Scarlet’s walk

Weekend in the Netherlands, part 2: Sunday.
Because Dutchmen are not enlightened (never forget it, even if my mom doesn’t complain anymore now), they have since 1932 the Boekenweek (books week) during which people get a given book for free when buying one. This particular book (this year was De Brug by Geert Mak) can be even used as a train ticket to travel everywhere in the country on the last day of the books week. So clever!
Erik, Jörg and I decided then to visit Rotterdam, Europe’s largest port, ’cause I love ports (not only ship unloaders 😛 ). The journey by train via Haarlem, Leiden and Den Haag was pleasant but unfortunately the weather in Rotterdam was utterly bad (windy, cold and it hailed too) which is why I had a sore throat on Monday. Actually I enjoyed it very much because the cold and wet weather can give a very special aura to an harbor: a feeling of distance, of melancholy, of distant memories…
The most exciting moment of our visit was when we crossed the river with the water taxi to reach the New York Hotel: I frightened I was going to fall into the water (and I’m sure I was not the only one) but the afternoon tea I had there was worth it.
In the evening we traveled again by train to Utrecht, a very sweet city we visited very quickly, where we had a delicious tapas’ dinner. Later, Jörg had his train back to Zwolle while Erik and I ours to Amsterdam (via Breukelen, the town after which Brooklyn is named).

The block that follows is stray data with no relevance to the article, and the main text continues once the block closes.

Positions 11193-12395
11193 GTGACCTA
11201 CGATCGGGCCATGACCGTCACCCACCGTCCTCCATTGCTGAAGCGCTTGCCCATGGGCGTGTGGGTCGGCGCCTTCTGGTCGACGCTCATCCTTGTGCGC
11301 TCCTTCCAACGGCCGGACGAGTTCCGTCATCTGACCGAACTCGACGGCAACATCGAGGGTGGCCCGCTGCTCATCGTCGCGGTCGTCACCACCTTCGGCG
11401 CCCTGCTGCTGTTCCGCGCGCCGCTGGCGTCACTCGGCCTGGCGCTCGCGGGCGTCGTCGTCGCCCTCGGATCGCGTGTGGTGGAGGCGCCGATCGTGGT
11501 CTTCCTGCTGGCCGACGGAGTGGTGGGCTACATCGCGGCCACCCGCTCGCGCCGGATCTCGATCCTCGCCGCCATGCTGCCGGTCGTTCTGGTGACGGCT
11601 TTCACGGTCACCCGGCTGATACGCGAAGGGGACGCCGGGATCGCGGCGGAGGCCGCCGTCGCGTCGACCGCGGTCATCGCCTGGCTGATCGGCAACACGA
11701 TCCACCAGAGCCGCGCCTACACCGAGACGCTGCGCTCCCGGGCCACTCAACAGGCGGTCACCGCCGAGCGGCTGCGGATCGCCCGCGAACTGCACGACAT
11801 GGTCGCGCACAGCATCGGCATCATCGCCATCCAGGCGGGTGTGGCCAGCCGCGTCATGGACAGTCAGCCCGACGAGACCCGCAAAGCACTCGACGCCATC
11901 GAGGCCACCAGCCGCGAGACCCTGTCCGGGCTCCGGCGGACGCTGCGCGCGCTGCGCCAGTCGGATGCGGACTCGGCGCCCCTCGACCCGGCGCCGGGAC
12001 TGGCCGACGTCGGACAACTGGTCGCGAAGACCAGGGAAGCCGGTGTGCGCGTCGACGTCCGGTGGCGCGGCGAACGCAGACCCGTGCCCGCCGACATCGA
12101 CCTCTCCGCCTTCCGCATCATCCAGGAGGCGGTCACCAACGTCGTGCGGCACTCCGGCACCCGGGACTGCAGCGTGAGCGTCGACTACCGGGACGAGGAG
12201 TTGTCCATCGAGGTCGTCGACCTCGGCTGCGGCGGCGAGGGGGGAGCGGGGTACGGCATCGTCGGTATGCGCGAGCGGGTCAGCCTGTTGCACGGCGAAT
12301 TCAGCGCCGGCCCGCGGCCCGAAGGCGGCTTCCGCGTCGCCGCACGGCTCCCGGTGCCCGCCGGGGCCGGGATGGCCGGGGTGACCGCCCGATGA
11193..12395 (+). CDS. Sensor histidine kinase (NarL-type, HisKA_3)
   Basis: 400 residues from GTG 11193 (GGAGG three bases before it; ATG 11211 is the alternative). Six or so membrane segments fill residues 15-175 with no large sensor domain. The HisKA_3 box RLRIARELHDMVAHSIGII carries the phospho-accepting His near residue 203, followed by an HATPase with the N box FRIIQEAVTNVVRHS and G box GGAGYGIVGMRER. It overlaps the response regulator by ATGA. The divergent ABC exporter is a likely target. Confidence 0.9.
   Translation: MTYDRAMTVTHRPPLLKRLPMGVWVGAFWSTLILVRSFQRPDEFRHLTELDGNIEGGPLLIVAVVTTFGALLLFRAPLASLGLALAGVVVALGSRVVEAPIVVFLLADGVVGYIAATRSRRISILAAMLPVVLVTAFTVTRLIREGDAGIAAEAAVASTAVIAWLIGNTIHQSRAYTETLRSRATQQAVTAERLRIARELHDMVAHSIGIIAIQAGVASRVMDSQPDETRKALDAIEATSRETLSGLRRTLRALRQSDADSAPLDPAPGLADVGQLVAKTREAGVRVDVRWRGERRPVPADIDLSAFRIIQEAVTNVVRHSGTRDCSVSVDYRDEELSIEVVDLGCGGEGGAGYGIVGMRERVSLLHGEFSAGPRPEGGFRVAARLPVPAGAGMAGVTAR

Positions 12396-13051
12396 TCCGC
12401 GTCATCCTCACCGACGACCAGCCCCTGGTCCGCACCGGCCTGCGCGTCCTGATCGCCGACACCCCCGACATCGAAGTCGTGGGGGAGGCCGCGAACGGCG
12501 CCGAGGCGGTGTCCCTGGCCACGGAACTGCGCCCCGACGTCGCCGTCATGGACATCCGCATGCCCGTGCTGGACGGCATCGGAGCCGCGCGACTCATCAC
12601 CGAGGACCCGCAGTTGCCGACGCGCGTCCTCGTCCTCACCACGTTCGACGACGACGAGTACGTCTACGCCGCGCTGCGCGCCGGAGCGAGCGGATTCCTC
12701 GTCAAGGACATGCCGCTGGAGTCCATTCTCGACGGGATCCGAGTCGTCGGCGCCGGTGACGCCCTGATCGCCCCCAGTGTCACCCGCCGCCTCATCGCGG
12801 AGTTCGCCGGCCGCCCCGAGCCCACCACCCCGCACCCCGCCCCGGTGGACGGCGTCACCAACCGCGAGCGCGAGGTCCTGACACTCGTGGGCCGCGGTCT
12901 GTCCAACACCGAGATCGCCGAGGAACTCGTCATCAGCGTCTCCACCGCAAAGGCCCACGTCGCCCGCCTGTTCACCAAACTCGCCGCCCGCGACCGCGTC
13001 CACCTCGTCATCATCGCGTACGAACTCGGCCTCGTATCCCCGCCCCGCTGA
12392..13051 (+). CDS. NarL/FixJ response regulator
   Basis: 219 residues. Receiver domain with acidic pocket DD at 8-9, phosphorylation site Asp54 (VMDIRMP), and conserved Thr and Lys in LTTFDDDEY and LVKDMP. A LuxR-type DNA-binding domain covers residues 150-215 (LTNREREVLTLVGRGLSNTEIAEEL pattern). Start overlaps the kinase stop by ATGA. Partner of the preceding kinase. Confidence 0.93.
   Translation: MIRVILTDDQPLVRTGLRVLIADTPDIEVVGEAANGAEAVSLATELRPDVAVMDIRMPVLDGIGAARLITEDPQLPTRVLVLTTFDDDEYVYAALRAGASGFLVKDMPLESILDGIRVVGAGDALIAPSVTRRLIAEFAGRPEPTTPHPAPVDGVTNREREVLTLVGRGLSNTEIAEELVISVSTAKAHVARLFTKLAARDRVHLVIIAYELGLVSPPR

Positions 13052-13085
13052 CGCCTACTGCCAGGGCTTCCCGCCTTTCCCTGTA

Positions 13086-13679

4 thoughts on “Scarlet’s walk

  1. Breukelen basically my third home! I gotta go there!
    Anyway for scaricatore you can use unloader.

    About the free ride. Is it because Holland is big as Lombardy? Probably smaller? It may be as such a claim as to say that Norway has the best wealth in the world: thanks! They’re roughly 6 millions plus oil …

    I don’t want to go polemic … it’s getting easier these days. mmmh gotta find the time to get you on skype.

  2. Welcome in the hysteria-club 😉
    Anyway, I said the same thing to Erik and Jörg, but in a less polemic way. The point is: if I could have a free ride to visit Mantova in the morning and strolling on the mura venete in Bergamo in the evening… why not? And even here in Germany: if I could visit Berlin and Brandeburg for free, it would be nice.

  3. Sure it’d be great. But it’s unlikely to happen, because trains at least in Italy are not regional but national– if you don’t want to take “le Nord” which anyway are for North of Milan up to Varese.

  4. Oh, it’s anyway easy to find a solution… Going to the train station and get a special regional ticket for example.

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